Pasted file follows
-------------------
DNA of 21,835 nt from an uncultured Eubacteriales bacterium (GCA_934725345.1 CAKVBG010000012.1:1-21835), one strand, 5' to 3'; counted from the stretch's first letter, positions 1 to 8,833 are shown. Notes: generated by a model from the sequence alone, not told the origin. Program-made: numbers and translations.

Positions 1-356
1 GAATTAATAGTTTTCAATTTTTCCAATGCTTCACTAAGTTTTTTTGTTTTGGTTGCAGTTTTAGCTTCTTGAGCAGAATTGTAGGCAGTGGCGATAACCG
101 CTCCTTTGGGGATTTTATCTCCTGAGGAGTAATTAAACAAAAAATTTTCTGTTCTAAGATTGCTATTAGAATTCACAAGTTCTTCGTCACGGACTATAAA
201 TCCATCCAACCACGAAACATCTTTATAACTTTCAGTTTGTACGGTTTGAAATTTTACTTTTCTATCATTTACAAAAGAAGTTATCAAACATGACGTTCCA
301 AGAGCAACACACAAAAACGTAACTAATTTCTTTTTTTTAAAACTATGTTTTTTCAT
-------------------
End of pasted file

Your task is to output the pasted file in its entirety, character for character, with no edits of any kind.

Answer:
DNA of 21,835 nt from an uncultured Eubacteriales bacterium (GCA_934725345.1 CAKVBG010000012.1:1-21835), one strand, 5' to 3'; counted from the stretch's first letter, positions 1 to 8,833 are shown. Notes: generated by a model from the sequence alone, not told the origin. Program-made: numbers and translations.

Positions 1-356
1 GAATTAATAGTTTTCAATTTTTCCAATGCTTCACTAAGTTTTTTTGTTTTGGTTGCAGTTTTAGCTTCTTGAGCAGAATTGTAGGCAGTGGCGATAACCG
101 CTCCTTTGGGGATTTTATCTCCTGAGGAGTAATTAAACAAAAAATTTTCTGTTCTAAGATTGCTATTAGAATTCACAAGTTCTTCGTCACGGACTATAAA
201 TCCATCCAACCACGAAACATCTTTATAACTTTCAGTTTGTACGGTTTGAAATTTTACTTTTCTATCATTTACAAAAGAAGTTATCAAACATGACGTTCCA
301 AGAGCAACACACAAAAACGTAACTAATTTCTTTTTTTTAAAACTATGTTTTTTCAT